The discovery changed Christel’s workload immensely. A plan had to be developed to address the discovery and determine its impact on the local herd. With this goal in mind, DNR staff and several local citizens met at the Spooner office to discuss what steps should be taken. The end result of this meeting was the creation of the CWD Citizen Advisory Team (CAT).
“The establishment of the CAT was one of the best steps we took. I really appreciated having the input of the long-time residents who brought so much to the table. They weren’t just avid deer hunters, they understood the importance of deer to the area. They also knew their neighbors and the best road boundaries for the issuance of landowner permits to get more samples from the core area,” said Christel.
“There’s no question the CAT enabled us to make better decisions on how to manage the discovery and assured us the public would be willing to participate in the testing process. They paved the way to get our message to the public. Right now CAT members wonder if their service is still needed since we haven’t found anymore positives, but it’s reassuring they’re there if we need them,” she said.
Immediately after the discovery, steps were taken to get as many samples as possible within two miles of the where the infected deer was found. Appointments for sampling were made at DNR offices, car-killed deer were picked up for testing, landowner permits were issued, and taxidermists were asked to assist in sample collection. Kiosks were also set up at businesses complete with freezers so hunters could drop off deer heads.
In the last two years, about 1,000 deer have been tested from the impacted area.
“Since we need to be cost effective in the manner we’re collecting samples, hunters have been a good source for us. We’ve been trying hard to persuade them to get the deer they harvest tested and it seems to be working. It doesn’t cost them anything and they get the insurance they’re eating healthy venison. We also get important information and the more of that we get, the more we know,” said Christel. “People seem to be genuinely interested in the process and have been very cooperative.”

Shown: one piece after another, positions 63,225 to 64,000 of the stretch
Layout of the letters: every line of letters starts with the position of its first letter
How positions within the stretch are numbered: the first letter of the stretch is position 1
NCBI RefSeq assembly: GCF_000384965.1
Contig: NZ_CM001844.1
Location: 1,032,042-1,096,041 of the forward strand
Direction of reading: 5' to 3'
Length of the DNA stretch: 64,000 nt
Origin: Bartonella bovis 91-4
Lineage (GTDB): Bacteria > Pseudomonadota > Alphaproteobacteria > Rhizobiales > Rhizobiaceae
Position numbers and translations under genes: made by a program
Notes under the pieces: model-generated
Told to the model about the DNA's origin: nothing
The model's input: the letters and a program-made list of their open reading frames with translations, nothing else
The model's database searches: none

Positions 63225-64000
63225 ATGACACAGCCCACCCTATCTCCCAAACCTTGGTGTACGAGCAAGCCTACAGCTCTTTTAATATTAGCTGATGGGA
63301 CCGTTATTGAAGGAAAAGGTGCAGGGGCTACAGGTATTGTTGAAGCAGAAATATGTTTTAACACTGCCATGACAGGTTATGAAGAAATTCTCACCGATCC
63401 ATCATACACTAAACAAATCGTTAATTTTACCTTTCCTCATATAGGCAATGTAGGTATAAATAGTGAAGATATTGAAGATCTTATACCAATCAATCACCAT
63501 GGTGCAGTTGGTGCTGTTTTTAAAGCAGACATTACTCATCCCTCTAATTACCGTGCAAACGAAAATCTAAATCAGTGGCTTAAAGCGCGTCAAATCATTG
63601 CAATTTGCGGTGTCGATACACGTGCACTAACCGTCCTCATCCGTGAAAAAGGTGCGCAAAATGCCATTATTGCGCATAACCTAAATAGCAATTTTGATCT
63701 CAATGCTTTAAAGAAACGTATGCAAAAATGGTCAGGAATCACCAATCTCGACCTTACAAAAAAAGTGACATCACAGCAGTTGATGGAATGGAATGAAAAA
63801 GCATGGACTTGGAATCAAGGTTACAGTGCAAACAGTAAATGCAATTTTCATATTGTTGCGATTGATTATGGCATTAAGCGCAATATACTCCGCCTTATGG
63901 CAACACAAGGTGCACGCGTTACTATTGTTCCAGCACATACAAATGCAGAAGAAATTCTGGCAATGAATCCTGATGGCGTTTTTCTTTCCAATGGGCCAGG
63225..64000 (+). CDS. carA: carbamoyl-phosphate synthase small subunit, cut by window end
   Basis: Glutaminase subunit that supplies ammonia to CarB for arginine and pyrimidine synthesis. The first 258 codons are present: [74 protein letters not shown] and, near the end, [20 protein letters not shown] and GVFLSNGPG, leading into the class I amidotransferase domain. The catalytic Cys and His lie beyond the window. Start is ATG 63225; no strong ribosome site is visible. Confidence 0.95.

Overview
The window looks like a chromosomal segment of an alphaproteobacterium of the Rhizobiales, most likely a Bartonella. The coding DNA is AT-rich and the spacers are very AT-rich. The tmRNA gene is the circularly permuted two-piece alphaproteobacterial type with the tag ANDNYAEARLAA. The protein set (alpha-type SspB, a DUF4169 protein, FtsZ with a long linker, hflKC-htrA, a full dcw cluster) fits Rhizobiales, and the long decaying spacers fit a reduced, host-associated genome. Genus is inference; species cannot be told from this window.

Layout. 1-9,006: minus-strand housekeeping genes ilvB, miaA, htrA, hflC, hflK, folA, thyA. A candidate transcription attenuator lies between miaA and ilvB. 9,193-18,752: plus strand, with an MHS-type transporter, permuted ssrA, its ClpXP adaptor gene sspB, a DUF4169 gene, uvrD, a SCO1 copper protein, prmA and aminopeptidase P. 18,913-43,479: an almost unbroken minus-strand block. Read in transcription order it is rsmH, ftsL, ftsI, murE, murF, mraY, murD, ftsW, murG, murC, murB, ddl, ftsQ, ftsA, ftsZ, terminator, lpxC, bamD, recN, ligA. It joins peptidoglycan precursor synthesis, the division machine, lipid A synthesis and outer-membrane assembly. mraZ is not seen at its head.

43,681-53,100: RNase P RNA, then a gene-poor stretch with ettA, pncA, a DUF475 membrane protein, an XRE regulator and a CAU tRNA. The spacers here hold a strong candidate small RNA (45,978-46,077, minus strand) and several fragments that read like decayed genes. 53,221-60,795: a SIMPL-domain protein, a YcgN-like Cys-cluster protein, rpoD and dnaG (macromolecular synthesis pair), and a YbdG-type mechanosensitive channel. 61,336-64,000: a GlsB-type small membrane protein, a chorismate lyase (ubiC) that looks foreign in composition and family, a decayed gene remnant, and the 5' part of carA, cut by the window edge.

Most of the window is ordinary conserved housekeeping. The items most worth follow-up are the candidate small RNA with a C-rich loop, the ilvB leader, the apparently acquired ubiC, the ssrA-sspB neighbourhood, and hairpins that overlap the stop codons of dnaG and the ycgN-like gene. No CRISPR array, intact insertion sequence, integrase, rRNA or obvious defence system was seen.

Zeckmeister is also complimentary of the work being done by the Spooner DNR wildlife team.
“They’re a bunch of over-achievers,” he said. “I say this to their face and commend them for their work often. They take their job of collecting samples seriously and in doing it right by always looking for ways to improve by getting more samples in the most efficient manner possible. They put a high value on monies coming from licenses sportsmen and women buy.
Nancy’s leadership and high energy is contagious and has rubbed off on our staff in Barron, Polk, and Burnett counties to help work as a team to broaden our CWD sampling effort.”
Christel was cautious when asked what six years of no new positive tests in the area means.
“I’m not ready to declare victory. I haven’t seen the results from this year’s tests yet either and I was surprised once already six years ago.”
The disease isn’t wide spread in northwest Wisconsin and the local wildlife staff, with help from the CWD Citizen Advisory Team, are doing all they can to continue this winning streak.